When it comes to the stock market, there are generally two types of participants: Investors and speculators. Speculators tend to use technical analysis while investors tend to use fundamental analysis. Which is better? Can you combine both? Learn more here.
The investor category can be broken down into smaller categories such as active and passive. The active investor will try to pick individual stocks by focusing on a company's fundamentals such as revenue, profit, cash flow, balance...etc. On the other hand, the passive investor will invest in an index fund such as an ETF or mutual fund and simply try to capture the market average.
The most popular index fund is the SPY which tracks the S&P 500 and has averaged an 8-10% annual return since its inception. Investors typically have a long time horizon which ranges from 1 year to a lifetime.
Unlike investors, the speculators base their buying and selling on price patterns and have much shorter time horizons. A speculator will generally hold a stock for as little as a few seconds to as long as a few months. Often times, charts are used in order to discover and track historical patterns in an attempt to anticipate a stock's next movement in price.
Although there are many different styles for both investing and speculating, for this article I will be focusing on only 2 main styles: Value Investing and Technical Analysis.
What is Value Investing?
Simply put, value investing is a strategy where an investor tries to buy stocks at a discount to their intrinsic value. Value investing has worked very well in the past and will continue to work well in the future because it's based on common sense. The beauty of this approach is that it makes the investor think like an owner of a business rather than just a person buying shares in the hopes that they will appreciate in value.
If you were to buy a business outright to have 100% ownership, which companies would you prefer, the ones who are seeing losses grow and have a lot of debt or the ones who are seeing their profits grow with low debt? Although there are no guarantees, this perspective will definitely help weed out those terribly volatile companies that usually end up bankrupt or see massive declines in value.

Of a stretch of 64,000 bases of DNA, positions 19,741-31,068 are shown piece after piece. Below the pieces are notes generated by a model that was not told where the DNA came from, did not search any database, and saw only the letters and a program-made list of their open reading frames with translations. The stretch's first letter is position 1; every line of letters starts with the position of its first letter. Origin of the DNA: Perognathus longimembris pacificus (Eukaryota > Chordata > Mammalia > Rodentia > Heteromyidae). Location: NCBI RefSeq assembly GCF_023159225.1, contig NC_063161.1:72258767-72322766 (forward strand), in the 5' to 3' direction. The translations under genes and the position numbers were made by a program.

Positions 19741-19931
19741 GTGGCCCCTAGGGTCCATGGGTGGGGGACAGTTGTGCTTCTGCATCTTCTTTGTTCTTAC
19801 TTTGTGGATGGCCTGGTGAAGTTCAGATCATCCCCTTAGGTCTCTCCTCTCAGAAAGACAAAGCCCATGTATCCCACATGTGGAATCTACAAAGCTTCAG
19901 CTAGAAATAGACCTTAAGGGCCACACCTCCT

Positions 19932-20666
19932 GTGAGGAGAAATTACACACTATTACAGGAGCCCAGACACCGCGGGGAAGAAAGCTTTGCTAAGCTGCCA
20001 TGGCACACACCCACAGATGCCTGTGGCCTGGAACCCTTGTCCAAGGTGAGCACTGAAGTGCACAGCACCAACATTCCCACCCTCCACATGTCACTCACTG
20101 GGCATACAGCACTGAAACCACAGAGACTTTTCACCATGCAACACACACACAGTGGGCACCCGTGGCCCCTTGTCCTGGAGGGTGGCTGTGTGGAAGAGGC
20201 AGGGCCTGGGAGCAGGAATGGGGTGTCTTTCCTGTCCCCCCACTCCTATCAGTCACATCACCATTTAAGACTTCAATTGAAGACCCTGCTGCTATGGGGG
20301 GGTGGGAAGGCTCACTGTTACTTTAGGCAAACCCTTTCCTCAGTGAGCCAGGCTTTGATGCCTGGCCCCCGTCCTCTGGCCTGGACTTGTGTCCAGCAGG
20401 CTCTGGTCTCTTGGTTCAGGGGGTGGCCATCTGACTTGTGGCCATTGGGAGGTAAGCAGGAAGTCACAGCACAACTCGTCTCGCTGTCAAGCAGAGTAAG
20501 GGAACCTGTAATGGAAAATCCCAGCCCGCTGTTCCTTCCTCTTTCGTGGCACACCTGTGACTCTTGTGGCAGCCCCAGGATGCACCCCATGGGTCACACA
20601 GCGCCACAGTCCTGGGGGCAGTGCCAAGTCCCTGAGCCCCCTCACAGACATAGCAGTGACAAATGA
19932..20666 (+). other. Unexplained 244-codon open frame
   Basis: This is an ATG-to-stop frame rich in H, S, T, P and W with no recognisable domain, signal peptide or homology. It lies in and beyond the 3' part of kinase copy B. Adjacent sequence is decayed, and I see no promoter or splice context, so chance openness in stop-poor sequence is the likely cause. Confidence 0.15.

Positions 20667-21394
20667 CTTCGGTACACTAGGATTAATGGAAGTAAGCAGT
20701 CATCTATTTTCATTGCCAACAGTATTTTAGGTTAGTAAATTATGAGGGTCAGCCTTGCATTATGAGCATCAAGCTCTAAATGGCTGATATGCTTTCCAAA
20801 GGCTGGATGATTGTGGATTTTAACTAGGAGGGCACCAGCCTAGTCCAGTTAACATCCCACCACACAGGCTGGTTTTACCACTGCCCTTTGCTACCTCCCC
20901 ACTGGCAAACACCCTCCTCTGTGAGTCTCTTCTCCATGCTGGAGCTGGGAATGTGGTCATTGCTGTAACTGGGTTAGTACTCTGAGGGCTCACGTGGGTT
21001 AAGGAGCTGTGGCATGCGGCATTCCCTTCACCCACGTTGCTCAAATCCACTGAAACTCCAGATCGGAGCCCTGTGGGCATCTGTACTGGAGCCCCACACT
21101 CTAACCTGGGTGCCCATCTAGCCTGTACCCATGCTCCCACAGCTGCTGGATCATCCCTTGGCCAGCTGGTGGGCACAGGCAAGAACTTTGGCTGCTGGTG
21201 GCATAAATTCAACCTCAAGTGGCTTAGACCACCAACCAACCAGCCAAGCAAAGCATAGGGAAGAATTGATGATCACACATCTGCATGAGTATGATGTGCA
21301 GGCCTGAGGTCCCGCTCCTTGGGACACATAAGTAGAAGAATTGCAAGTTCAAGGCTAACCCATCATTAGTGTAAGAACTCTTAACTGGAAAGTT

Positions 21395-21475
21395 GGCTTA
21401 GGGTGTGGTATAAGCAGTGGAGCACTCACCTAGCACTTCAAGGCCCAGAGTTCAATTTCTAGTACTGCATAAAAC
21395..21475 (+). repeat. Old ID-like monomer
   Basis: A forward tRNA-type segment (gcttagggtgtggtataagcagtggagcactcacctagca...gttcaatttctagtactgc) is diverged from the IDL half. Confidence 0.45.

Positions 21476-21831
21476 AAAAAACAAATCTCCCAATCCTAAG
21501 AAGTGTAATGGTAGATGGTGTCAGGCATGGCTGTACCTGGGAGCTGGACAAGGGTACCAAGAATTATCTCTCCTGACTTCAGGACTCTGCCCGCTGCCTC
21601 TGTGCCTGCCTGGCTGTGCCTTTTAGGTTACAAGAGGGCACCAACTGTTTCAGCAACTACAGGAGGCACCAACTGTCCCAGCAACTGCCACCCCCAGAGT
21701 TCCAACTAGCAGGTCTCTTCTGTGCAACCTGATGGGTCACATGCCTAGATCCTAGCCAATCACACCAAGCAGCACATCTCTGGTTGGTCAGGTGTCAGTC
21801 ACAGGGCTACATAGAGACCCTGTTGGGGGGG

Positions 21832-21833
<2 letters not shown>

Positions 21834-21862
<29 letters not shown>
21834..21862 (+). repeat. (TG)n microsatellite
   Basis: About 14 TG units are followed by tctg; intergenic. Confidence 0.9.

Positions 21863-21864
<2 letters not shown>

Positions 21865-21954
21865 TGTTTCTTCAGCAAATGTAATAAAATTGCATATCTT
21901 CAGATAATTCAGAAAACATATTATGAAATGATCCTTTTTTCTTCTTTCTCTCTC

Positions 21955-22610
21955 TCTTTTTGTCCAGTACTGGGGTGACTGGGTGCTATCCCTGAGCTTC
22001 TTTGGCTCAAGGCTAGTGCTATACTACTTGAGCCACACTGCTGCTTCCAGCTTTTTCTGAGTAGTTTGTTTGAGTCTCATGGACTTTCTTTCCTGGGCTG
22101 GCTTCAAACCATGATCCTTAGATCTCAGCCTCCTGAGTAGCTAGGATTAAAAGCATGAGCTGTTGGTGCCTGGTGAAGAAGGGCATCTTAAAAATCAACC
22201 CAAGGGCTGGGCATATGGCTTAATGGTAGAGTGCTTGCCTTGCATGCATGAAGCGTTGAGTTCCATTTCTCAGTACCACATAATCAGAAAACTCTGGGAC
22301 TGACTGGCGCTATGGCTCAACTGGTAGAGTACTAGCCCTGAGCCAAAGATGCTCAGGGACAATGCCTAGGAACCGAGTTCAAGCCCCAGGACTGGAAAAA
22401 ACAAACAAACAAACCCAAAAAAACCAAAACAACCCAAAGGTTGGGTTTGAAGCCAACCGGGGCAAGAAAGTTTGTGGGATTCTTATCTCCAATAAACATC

How to Value a Company Using Fundamental Analysis
Value investing is tricky because what one investor sees as value another sees as garbage and that's what makes a market. There are many different fundamental analysis methods people can use to determine the value of a company. However, these methods can be grouped into 2 categories: absolute and relative value.
Absolute value is estimating what the price per share ought to be based on a company’s fundamental analysis. The discounted cash flow model (DCF) is the gold standard for valuing companies. The way it works is that an investor will estimate future free cash flows, discount them back to present and then add it all up. The sum of these cash flows represents the intrinsic value of the company being analyzed.
For example, an investor wants to determine the absolute value of company "A" using a 10% discount rate. Let’s assume the company will generate $100 in free cash flow in year 1 followed by a 5% increase every year up to year 5 after which it will be reduced to 2% per year. The calculation would be as follows:
100/1.10 + 105/1.10^2 + 110.25/1.10^3 + 115.76/1.10^4 + 121.55/1.10^5 + 123.98/0.08 = $1,965.80
90.90 + 86.78 + 82.83 + 79.07 + 75.47 + 1549.75 = $1,965.80
Therefore, we now know that the company is potentially worth $1,965.80. If its current market cap is $1,000 then we can say that the company is undervalued.
Below is an example of a DCF analysis on Alphabet, Inc. (GOOG) using Finbox to automatically input the data (which you can manually change for the calculation as well).
Finbox is a great tool that we recommend for fundamental analysis. As investors and writers for Seeking Alpha, we use it all the time. Learn more about Finbox here.
Moving on from DCF analysis, relative value is when a company is compared to key competitors in order to assign an appropriate multiplier based on its market position relative to the other companies. Commonly used multipliers include price to earnings, price to free cash flow and enterprise value to EBITDA. The higher the multiple the more expensive the stock is.
For example, let’s say we are looking at 3 different competitors in the retail industry and we want to use the price to earnings ratio (P/E). Company A is trading at a P/E of 10, company B a P/E of 20 and company C a P/E of 25. While analyzing the companies, we determine that company B is actually a stronger competitor than Company C. Since company C is trading at a higher multiple despite being weaker than company B we would conclude that company B is undervalued whereas company C may be overvalued.